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Are you a disabled dance artist?
This page exists to support artists, teaching artists, dance practitioners, producers and managers working in dance who define as disabled.* We strive for better representation of disabled people, dancers and dance leaders in our industry and through our many programmes of work support artists at all stages of their careers, as well as disabled led organisations and national initiatives which work tirelessly towards this goal.

Support for disabled artists below includes:

  • The Disabled Dance Artists Network – an online network and safe space for disabled dancers to come together to develop practice and share learning
  • Working with disabled artists and disabled led organisations
  • Signposting information – companies and organisations who are disabled led, work inclusively in dance and or support disabled artists, and or who have resources available to support disabled artists
  • Information, events and articles – information, events and articles that may help to support an artists practice.
If you would like to enquire about any of the above please contact Louise Wildish, Head of Inclusion at


Above image credit: 11 Million Reasons to Dance: Cymru project, 2021. Photographer: Philip Hatcher-Moore.
Disabled Dance Artist Network

About the Network and how to get involved 

The Disabled Dance Artist Network (DDAN) was formed in 2021 and serves as a dedicated space for disabled dance artists to come together from across the UK and beyond to share learning, take part in professional development and learn about current opportunities within the dance sector.

The network aims to meet online through the year and occasionally in person, along with a dedicated newsletter to update members from time to time.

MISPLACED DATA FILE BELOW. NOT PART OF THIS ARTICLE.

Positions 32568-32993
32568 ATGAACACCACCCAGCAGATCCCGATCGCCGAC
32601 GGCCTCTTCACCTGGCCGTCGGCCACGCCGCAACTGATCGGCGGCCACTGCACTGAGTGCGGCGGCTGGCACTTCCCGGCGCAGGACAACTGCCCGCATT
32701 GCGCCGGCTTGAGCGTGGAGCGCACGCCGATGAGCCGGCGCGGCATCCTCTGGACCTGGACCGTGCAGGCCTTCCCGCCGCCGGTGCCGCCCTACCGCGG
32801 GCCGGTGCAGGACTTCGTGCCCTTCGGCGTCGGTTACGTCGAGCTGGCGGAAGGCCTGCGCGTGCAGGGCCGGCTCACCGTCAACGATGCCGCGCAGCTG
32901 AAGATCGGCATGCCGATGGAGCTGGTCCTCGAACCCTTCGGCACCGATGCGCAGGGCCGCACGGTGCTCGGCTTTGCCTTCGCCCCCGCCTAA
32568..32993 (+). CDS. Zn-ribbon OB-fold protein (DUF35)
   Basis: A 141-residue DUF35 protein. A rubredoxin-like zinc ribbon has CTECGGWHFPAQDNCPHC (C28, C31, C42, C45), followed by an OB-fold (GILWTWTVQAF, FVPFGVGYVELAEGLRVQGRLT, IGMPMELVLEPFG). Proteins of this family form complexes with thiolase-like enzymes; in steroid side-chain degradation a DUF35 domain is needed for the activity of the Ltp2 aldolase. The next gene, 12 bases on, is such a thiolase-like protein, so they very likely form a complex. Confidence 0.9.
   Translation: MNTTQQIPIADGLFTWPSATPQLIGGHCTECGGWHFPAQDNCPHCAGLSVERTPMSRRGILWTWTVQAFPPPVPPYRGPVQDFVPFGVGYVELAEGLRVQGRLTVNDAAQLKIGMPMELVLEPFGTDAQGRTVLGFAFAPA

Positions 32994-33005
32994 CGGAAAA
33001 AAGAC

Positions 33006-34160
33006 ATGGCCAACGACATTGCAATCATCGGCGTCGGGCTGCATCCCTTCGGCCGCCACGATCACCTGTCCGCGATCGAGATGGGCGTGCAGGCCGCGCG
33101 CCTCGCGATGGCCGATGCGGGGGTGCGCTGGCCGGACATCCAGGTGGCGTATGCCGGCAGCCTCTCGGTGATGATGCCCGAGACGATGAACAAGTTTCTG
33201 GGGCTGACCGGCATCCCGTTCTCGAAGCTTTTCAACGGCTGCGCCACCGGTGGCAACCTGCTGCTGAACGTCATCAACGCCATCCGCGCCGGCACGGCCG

The Network aims to:
  • create opportunities for disabled dance artists to meet (in person and online) to offer mutual support and share best practice
  • profile and support the professional development of d/Deaf, disabled and neurodivergent artists
  • create platforms and opportunities for debate and discussion to take place
  • work strategically with partners across the UK to ensure that the practice of disabled dancers is valued.

Who is the Disabled Dance Artist Network for?
  • disabled dance artists, teaching artists and practitioners interested in developing their practice, learning about national programmes and initiatives and being present in a safe inclusive space with other disabled dance artists.

The Network is free to join. If you define as disabled and would like to join, in the first instance please contact Louise Wildish, Head of Inclusion at
If you are an artist, practitioner or teaching artist and you define as disabled* then People Dancing has ways that we can support you in your practice.

We offer one-to-one’s with disabled artists with our Head of Inclusion Louise Wildish. This session enables the artist to talk about their work and introduce themselves, and Louise can share opportunities and ways to elevate your practice suitable for you. Please be aware that response times can be up to 6 weeks, and meeting dates can be up to 3 months. To book please email with Disabled Artist one-to-one in the subject line.

We have a wide range of videos, training programmes online and qualification for artists, practitioners and those working in dance. To find out more please visit our Training & Qualifications page.

Membership of People Dancing
Open to all who support, engage with or have an interest in community and participatory dance People Dancing Membership reaches more than 4,500 dance professionals worldwide. Membership benefits range from insurance benefits, access to DBS checks and reduced fees for People Dancing's events & courses. To find out more please visit our Membership & Insurance page.

Disabled artists from the global majority
You might benefit from joining our Reach! Network. A safe space for artists who have, or can experience racism. To find out more please visit our Global Majority Heritage Activity & Activism page.
The term ‘disabled people’
*When using the term ‘disabled people’ we mean this to include but not be limited to, people who define as D/deaf, disabled, neurodivergent, or who are chronically ill, have a learning disability or live with impairments or mental health conditions.

We also understand that our terminology and language may not fully represent or be the preferred descriptive definition for all individuals who define as having a disability, condition or impairment.